I can tell you that when I was lying in the hospital bed being induced to have my rainbow baby, I couldn’t help but have flashbacks to being in the hospital giving birth to my lifeless baby, praying for a healthy birth while also feeling guilty about it all.
I can tell you the feeling of joy, relief, and pure and utter happiness when I heard her first cry is something I will never forget. I just let out the loudest ugly cry and breathed the biggest breath I think I ever have. That feeling of holding her in my arms and seeing her eyes look up at mine will live rent-free in my head for as long as I live. It was the most calm and peace I have ever known.
I can tell you that having a baby after a loss doesn’t make that pain go away, it just makes it easier to live with. Eventually, that angel baby just becomes a part of you, and at times can even bring a smile to your face in remembrance and knowing you have a guardian angel.
I can tell you that the feeling of guilt is normal, but it will subside. At first, I felt guilty for being pregnant, then for having a successful pregnancy, then for a successful delivery and baby, and then for loving my baby so much. I didn’t want my baby boy (or anyone else, honestly) to think I’d forgotten about him or that he was replaced.
I can tell you that I cherish every moment so differently. I embrace the middle-of-the-night wakings, the times when she’s clinging only to mom, the sleepless nights and never-ending days, the leaking breasts, and the body that is so unfamiliar… because I know what all I went through to get to this place and it is all so, so worth it.
I can tell you that there’s something about a rainbow baby that is just so freaking special. It’s like they knew you’d experienced something dark and awful, and were put there in your life to bring the light back. Their smiles warm your heart just a tiny bit differently. The way their little hand touches your cheek just lets you know that all is okay. It really is a love like no other.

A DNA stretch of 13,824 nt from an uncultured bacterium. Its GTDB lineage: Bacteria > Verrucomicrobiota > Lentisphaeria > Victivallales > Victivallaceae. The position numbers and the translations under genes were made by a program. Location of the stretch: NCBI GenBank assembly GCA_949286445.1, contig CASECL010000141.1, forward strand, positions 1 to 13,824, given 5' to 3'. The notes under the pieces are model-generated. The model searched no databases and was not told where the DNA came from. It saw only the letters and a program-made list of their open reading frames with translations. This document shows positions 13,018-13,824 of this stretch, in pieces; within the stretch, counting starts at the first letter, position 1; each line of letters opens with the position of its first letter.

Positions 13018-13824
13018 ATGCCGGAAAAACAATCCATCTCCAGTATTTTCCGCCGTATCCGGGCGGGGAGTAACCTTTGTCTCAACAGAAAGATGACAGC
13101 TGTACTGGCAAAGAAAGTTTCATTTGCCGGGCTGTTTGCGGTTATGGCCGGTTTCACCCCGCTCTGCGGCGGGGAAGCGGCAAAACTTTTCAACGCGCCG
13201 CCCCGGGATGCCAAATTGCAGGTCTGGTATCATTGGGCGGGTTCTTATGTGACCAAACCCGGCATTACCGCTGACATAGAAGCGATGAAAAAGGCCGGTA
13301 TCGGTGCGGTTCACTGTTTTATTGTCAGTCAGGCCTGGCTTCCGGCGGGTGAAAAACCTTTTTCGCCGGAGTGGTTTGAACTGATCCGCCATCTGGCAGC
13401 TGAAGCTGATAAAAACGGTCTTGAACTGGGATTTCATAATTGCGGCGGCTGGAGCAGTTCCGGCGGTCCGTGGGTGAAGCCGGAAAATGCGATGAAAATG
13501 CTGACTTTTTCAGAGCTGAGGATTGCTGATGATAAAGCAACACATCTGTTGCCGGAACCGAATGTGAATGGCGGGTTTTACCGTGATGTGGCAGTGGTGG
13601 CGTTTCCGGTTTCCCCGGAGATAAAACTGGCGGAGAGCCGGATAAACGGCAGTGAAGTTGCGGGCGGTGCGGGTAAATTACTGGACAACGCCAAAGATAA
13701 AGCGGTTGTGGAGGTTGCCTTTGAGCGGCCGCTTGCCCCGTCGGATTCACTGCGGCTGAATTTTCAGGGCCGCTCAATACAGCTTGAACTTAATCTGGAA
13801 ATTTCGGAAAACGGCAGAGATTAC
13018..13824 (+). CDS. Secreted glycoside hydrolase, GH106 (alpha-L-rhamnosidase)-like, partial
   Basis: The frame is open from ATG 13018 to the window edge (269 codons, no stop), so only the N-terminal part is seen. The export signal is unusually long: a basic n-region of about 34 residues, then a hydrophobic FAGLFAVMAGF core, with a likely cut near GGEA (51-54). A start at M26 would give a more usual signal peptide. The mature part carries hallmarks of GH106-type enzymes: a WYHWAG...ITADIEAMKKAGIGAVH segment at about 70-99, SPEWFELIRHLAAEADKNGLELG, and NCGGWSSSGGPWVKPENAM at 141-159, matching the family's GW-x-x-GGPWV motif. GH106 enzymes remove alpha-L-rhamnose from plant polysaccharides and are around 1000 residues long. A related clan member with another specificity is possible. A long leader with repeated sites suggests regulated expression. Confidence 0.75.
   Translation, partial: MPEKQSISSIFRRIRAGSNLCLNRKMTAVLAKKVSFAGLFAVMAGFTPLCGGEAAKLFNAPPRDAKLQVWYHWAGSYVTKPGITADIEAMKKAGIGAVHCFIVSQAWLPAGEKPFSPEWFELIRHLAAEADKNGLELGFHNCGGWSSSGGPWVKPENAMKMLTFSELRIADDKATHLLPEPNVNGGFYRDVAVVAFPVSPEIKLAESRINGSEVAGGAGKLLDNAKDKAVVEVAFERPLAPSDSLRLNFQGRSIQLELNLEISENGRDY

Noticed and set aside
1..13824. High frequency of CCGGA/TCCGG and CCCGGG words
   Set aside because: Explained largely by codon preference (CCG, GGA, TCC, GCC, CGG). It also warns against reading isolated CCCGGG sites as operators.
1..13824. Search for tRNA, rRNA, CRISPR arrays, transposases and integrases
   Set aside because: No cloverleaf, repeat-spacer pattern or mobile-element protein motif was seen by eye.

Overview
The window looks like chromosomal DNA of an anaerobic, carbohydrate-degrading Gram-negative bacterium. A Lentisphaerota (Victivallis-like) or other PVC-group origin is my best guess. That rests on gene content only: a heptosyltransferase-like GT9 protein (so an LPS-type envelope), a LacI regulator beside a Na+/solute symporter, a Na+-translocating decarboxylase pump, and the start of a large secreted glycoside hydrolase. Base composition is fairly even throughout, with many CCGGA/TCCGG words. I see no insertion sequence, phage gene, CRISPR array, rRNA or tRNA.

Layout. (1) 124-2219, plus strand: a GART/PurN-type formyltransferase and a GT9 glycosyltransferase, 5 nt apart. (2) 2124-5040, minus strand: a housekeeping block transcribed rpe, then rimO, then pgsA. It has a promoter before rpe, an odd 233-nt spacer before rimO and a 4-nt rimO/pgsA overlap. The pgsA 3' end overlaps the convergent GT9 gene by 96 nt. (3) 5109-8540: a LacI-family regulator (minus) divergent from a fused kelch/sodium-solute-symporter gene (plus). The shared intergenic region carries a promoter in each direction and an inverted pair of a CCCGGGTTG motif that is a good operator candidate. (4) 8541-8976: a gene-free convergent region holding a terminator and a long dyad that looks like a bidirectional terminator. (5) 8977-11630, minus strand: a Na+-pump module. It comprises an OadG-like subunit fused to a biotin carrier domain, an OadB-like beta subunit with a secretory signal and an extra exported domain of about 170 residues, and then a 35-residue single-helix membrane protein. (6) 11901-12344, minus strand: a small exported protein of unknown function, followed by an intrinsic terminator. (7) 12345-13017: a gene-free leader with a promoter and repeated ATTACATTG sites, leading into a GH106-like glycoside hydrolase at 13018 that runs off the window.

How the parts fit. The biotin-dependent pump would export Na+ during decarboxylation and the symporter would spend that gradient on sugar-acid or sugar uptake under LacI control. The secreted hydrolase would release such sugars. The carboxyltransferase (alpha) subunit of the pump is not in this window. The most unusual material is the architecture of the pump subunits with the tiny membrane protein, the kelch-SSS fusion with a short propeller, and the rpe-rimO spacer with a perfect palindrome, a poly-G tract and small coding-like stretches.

I can tell you that rainbow babies were sent here from up above, and truly are miracles.
If you’re pregnant or trying to get pregnant with your rainbow baby and having a tough time mentally, know that it does get easier. I know people say that, but it really does. If you need help coping, I recommend doing something to honor the baby you lost so you can still have them with you every day. Plant a tree or flowers that you can watch grow, or find something that you can see every day as a gentle reminder. For me, it’s a wind chime and a peace lily plant, both of which were gifted to us after we lost our baby, and both still bring me smiles daily. I love hearing the wind chime when I step out my front door or through the window on a breezy day. I’ve also never kept a plant alive longer than a few months, yet somehow my lily is growing beautifully still 1.5 years later. Taking care of it gives me peace and allows me to smile and think of my angel baby Beck every day.
If you are a part of the Rainbow Baby Club, just know that there are a lot of us who understand what you went through or are going through. All of our stories are different, but we all endured a lot of pain and heartache followed by unconditional happiness and love. And if you are a rainbow baby yourself, know how special you are. Know that you helped repair a heart and heal a wound. Know that you made all of the pain worth it and are so loved. I can’t wait for my rainbow baby girl to know the impact she had on our lives and our families’, and the sunshine she brought after our storm.